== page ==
Predictable Identities 11: Fear, Myths and the Outgroup – Part I

This entry is part 11 of 11 in the series Predictable Identities

The first reason why I like the article Neuropsychology of Motivation for Group Aggression and Mythology is that it does what this blogchain hopes to, using predictive processing to explain at once rat behavior, ancient religious symbols, and war crimes.

It starts by noting that fear and anxiety are not emotions that animals need to learn, but are the default reaction to any novel situation. A rat placed in a new cage will first freeze in fear, then sniff and look around cautiously, and only later will dare to move about and explore.

“[T]he organism is only calm, habituated, free of stress, and well-adapted when cortical [predictions, plans, desires] and brainstem [sensory information from the outside] input match.”

This applies to physical space, and even more so to the social environment. We react negatively to familiar people who break social norms and to “strangers, [who] offer equivalent threat. No one knows where they fit, what they think, or what they are likely to do. Thus, they threaten the integrity of the social and psychological structures that inhibit fear.” The symbol of the chaotic unknown in many ancient traditions is a reptile – unpredictable people literally creep us out.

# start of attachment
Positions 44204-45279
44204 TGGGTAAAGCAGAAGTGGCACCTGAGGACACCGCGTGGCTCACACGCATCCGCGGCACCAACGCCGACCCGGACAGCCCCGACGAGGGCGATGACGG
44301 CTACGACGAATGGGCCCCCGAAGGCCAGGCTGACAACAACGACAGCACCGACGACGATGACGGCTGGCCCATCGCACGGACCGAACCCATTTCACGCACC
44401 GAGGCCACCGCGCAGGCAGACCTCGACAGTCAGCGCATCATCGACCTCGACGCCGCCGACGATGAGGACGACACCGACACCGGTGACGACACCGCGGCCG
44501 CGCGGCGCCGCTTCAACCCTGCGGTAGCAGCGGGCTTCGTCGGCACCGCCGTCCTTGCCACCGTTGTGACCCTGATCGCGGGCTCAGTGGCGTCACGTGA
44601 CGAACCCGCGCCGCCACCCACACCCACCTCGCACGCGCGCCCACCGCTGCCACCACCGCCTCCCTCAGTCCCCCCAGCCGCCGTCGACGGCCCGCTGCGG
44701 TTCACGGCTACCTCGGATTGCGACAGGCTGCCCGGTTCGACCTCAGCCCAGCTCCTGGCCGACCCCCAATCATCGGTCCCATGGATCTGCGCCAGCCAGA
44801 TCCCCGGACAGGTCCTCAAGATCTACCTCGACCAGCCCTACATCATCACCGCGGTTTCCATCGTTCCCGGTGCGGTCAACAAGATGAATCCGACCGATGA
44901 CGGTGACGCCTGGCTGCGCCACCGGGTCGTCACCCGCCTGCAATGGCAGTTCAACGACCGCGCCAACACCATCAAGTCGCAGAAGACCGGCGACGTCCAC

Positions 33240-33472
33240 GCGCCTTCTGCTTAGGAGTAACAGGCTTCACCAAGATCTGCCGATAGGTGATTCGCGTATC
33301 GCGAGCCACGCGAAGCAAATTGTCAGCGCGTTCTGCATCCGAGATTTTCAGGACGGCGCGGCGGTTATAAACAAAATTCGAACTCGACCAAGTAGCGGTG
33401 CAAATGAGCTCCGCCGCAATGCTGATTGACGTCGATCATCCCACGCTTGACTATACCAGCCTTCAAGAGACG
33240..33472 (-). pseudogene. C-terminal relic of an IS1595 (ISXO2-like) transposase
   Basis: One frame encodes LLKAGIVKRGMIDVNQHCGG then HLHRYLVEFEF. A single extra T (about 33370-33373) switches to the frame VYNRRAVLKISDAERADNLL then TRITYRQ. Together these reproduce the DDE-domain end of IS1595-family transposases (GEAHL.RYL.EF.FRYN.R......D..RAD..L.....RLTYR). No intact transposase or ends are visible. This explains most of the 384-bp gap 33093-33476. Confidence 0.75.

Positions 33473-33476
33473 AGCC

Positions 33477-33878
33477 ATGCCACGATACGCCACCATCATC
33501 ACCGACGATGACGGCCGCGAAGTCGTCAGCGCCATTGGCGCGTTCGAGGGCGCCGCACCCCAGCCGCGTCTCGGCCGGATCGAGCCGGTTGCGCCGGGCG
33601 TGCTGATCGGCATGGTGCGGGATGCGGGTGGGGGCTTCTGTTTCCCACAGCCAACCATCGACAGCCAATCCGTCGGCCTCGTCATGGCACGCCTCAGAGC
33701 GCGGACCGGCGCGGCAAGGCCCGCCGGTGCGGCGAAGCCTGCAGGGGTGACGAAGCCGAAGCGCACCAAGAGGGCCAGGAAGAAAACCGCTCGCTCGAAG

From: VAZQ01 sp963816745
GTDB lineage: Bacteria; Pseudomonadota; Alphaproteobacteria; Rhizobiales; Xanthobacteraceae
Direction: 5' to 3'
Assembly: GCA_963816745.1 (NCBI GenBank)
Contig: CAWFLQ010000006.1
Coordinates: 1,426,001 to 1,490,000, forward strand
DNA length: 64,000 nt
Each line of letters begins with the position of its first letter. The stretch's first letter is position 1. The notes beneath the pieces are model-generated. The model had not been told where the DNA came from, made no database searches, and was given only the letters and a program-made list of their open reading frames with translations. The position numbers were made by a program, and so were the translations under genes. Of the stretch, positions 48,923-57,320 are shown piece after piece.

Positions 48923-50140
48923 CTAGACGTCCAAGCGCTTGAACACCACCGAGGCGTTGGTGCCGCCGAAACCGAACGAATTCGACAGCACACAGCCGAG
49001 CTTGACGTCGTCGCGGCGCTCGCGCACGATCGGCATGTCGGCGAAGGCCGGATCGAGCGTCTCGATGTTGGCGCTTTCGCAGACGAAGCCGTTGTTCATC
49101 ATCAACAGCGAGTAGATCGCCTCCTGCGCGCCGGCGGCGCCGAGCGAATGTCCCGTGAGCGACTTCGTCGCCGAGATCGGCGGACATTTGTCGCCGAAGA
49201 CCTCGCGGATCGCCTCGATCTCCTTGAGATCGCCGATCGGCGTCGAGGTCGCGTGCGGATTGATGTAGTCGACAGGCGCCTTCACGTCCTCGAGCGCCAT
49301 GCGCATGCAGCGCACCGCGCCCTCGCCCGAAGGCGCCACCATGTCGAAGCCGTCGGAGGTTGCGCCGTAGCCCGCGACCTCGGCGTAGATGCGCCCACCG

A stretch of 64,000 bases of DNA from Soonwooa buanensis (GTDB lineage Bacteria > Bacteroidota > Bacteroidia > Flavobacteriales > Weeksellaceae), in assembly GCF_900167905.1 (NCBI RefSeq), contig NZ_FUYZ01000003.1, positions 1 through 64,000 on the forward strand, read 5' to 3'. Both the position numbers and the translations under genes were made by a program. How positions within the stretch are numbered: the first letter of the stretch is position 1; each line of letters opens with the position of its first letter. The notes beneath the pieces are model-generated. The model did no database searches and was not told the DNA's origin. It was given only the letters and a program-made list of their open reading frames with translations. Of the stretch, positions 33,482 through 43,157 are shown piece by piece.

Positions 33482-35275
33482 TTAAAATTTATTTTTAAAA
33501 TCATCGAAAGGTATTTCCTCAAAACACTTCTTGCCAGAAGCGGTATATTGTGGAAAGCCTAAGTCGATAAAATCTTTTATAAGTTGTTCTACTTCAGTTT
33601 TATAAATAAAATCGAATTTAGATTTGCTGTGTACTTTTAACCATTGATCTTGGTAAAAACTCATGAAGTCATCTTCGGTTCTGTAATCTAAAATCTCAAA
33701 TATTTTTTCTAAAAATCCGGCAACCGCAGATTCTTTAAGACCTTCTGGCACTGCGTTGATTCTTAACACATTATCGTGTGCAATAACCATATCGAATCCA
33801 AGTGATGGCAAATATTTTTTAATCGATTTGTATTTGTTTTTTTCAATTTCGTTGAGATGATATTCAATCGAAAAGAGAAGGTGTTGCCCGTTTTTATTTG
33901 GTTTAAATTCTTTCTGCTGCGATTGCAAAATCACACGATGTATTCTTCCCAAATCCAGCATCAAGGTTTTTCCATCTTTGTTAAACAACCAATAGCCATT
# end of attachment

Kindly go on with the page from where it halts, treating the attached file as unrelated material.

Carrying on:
We’re not fans of ideas that challenge our high-level models either. According to psychologist George Kelly: “. . . a major revision of one’s construct system can threaten with immediate change, or chaos, or anxiety.” Often, people will either willfully ignore challenging data or force it to conform to their pre-existing narrative, what Kelly calls “confirmation extortion”.

One such challenge is admitting that a person we’ve dismissed as an enemy of our tribe or a buffoon who is safe to ignore, may actually have good ideas. And this brings me to the second reason I like this article – but more on that in the next post.